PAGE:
I hate cleaning out the refrigerator.
Next to ironing, it’s my least favorite thing to do. If you could put both of those chores in a sack, throw them off a high cliff, and let them sink into the depths of the sea I might actually enjoy housework. Maybe. 🙂
Since I despise fridge duties, I’ve observed the strategies of others in hopes of finding a way that works for me. Here’s what I discovered:
- Some people are clean freaks. They make sure to NEVER have any nearly-empty containers, germ incubators, or mold growers lurking inside their refrigerators. All items are arranged either by alphabet or size with labels facing the front. The fridge’s shelves and walls are spotless, but there’s not much in there. It’s much too clean and orderly to clutter things up with food!
- Some folks are hoarders. They wait until there is not a single inch of space left in any drawer, compartment, or shelf to put another thing. Then, and ONLY then, will they throw out ONE funky-looking thing to make room for something new.
- Then, finally, there are the clutter cleaners. They set aside a day and take EVERYTHING out of the refrigerator and place it on the counter where decisions can be made. Does it stay or does it go? Once everything is sorted out, they give the fridge a once-over and put back the things worth saving.
When it comes to our emotional well-being, we might use similar strategies to clean up our thoughts and actions. In fact, the Bible has examples of all these approaches.
- The legalistic Pharisees were the clean freaks. They wanted spotless lives – ones that shined from observing all the minute facets of the Old Law. Not only did they want their lives to appear spotless, but they also expected others to follow all their rules. When Jesus came to fulfill the Law, they had a hard time adding any of His goodness and grace into their already-ordered lives.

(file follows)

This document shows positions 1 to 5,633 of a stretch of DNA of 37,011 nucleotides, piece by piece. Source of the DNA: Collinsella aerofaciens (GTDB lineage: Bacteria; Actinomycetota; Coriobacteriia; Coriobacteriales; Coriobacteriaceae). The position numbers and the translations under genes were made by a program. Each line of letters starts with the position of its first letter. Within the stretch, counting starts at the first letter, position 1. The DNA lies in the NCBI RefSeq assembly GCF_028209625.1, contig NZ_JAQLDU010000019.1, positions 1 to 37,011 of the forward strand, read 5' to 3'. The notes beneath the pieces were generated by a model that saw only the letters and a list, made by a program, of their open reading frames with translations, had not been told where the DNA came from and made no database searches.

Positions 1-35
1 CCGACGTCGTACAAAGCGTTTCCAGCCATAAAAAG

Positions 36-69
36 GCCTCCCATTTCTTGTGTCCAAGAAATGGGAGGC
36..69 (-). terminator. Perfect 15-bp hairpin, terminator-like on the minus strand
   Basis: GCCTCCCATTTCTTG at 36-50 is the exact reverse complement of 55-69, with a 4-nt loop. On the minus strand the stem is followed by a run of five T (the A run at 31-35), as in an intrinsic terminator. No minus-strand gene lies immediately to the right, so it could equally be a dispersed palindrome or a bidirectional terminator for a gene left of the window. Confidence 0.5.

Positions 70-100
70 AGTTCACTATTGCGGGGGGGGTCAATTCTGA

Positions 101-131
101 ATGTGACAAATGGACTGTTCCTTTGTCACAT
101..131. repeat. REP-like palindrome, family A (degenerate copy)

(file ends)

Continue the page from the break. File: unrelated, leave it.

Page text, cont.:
I’ve been that kind of religious rule follower and can testify to the bondage that keeps a legalist on a very short chain. There is complete freedom in cleaning out the boundaries we set or let others set for us. Let’s replace them with God’s boundaries of loving ourselves and others in ways that honor Him. His ways are good for us and give us joy!
- King David may have served well as king, but not as a father. He was a hoarder of emotions who begat more hoarders. David created a mountain of family chaos by overlooking many of his sons’ faults. Though David was a mighty warrior, he either lacked the gumption or ignored his responsibility in dealing with family conflict. Just a few strong reprimands could have saved the very lives of many of David’s children as well as those under his leadership. One of his most horrendous oversights affected his daughter Tamar. Amnon, Tamar’s step-brother, raped her and then tossed her aside. Though David became furious at the news, he did nothing. Meanwhile, the rage inside Tamar’s brother Absalom grew hotter and hotter until he finally had Amnon killed. Emotions that are stuffed, hoarded, and never dealt with have a way of erupting like a science fair volcano. No one with a heart for God enjoys conflict, but when emotions and hurtful actions are allowed to simmer, are ignored, or are minimized sad things happen.
- The apostle Paul was a clutter cleaner. The Galatian’s refrigerator lives had been filled with a distorted, germ-filled gospel and moldy chains of legalism. Paul went so far as to call them foolish Galatians! The letter he sent encouraged them to empty out the contents of their hearts, place them on the table, and sort through the good and the bad. With all the bad thrown out, they had plenty of room to refill their lives with all the good things they had first heard about Jesus.
My prayer is that we all tap into some supernatural courage. Let’s have those difficult conversations we’ve been avoiding. It’s never easy, but it’s always good to clear the air. Maybe it’s time to lay everything out on the table, sort through all of the emotion, discard what stinks, and find the good in one another again.
Life is short. Does your heart need cleaning?